John Metcalfe was CityLab’s Bay Area bureau chief, covering climate change and the science of cities.
The odd vehicle, which transforms old coffee grounds into hydrogen, recently set a Guinness land-speed record.
Is it time to start rooting around the compost pile for discarded coffee grounds? This waste substance is proving to be remarkably versatile, first as an odor-remover for sewers and now as a fuel for a souped-up British vehicle that recently set a record for fastest coffee-powered car.
The Coffee Car Mark 1 percolated into existence a couple years ago when a team of engineers hacked an old Volkswagen Scirocco to run on gasification, a century-old technology that converts carbon-containing substances into energy. The back of the auto is modified with what at first glance looks to be a moonshine still, complete with a charcoal stove stocked with pellets made from used coffee grounds. The heat from the stove causes the acrid material to break down and release hydrogen, which is routed through a cooling system and a filter that removes tar. The explosive gas eventually winds up powering pistons to move the car forward a significant distance – in 2010, the Coffee Car performed a history-making journey from London to Manchester.
Having proven coffee's worth as a fuel for long road trips, the engineers (who are led by a guy named, wonderfully, Bacon) next attempted to prove it could make a car zoom along as fast as a gasoline-powered ride. Thus the Coffee Car Mark 2 was born from the chassis of a Ford pick-up, looking like a Giant Peapod delivery truck with all the coffee-bean decals adorning its sides. When it's gearing up for operation, the Mark 2 smokes like a chimney – I assume that's normal – leaving a fluffy cloud of exhaust that probably smells nothing like fresh-brewed coffee. But it has done what its inventors asked of it, setting a new speed record last week of 65 mph at an airfield near Manchester.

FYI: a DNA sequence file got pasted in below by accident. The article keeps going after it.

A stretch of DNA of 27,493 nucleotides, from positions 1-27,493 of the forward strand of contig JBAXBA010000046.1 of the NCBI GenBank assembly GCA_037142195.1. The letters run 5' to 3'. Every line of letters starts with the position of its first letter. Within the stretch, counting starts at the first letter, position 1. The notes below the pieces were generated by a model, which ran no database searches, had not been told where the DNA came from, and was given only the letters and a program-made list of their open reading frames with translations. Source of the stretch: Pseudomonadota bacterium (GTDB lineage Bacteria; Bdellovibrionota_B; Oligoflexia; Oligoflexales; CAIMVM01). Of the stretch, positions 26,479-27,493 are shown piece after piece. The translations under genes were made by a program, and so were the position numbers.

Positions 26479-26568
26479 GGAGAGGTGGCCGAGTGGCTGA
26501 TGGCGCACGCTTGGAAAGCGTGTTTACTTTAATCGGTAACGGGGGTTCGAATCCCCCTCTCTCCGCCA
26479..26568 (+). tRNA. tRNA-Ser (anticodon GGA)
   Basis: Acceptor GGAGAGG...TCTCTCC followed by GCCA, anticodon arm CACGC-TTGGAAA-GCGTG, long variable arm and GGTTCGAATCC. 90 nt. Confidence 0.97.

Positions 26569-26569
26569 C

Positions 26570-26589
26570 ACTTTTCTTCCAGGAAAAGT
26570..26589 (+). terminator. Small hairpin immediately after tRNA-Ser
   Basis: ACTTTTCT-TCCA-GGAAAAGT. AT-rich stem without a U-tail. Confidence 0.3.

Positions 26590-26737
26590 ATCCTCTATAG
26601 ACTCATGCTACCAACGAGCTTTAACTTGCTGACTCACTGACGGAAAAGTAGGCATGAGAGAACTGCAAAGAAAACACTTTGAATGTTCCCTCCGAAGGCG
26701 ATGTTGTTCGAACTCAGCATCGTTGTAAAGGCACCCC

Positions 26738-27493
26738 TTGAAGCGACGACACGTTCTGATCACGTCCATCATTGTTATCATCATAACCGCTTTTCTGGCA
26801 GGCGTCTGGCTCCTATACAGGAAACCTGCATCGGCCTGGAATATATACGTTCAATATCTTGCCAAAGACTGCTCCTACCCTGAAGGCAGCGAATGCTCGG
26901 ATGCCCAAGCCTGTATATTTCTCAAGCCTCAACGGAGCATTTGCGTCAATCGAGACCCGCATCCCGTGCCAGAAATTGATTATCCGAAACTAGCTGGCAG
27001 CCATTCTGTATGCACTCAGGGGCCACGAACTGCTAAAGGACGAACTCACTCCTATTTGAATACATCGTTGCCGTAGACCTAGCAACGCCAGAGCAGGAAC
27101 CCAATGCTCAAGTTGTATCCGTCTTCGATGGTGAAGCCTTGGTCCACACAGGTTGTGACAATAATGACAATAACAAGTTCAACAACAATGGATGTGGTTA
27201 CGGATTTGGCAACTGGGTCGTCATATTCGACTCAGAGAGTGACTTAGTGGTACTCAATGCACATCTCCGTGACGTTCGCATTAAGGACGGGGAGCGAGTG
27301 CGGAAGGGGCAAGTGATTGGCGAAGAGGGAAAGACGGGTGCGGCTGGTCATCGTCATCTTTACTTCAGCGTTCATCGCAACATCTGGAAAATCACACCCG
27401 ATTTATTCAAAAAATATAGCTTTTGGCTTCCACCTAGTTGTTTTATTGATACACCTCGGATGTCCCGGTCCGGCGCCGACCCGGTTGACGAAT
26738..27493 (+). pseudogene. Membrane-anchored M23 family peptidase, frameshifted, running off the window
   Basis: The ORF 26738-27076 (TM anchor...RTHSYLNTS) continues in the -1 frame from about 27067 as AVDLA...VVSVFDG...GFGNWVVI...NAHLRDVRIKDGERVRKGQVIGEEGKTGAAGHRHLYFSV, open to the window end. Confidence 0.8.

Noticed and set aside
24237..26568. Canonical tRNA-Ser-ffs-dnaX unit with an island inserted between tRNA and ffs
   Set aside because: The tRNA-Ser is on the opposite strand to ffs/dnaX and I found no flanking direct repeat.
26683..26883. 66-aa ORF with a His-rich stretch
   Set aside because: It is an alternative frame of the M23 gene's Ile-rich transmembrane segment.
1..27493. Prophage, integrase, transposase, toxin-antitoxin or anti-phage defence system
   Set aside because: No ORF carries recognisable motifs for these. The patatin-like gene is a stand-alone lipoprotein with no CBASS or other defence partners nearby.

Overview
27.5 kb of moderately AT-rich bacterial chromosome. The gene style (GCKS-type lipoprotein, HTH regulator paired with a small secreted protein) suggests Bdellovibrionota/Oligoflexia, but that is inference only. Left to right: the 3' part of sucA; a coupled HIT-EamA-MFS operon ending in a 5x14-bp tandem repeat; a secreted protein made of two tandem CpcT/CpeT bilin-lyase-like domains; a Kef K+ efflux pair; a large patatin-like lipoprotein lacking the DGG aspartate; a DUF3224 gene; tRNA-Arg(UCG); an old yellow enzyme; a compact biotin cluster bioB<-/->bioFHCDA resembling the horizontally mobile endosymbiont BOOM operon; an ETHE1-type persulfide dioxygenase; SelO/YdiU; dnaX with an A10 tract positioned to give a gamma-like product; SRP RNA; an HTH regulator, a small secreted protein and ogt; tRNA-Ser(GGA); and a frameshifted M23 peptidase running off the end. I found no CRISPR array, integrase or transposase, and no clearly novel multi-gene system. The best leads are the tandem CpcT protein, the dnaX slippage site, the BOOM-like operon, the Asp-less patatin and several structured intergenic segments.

Bacon's team is spending the coming weeks driving their coffee machine around the U.K. to promote Co-operative Food, a British fair-trade organization. The vehicle is said to travel about 55 miles on the power of a 22-pound sack of grounds, so no doubt the engineers will be wired to the gills trying to drink enough joe to keep their engine from dying. (I guess they could also just pick it up from the trash behind coffee shops, but that doesn't sound as fun.) As to why they're doing this, they say:
The reason behind doing a land speed record is to show how the old gasification technology renowned in its day for being rather slow although very useful in wartime Europe , can with modern engineering become something quite capable. Furthermore we get a caffeine kick producing energy from a waste product. Roll on Carpuccino.
Here's them achieving the speed record on February 19:
And for those who want to build their own coffee-burning vehicle, there's this making-of video:
Top photo courtesy of Coffee Car.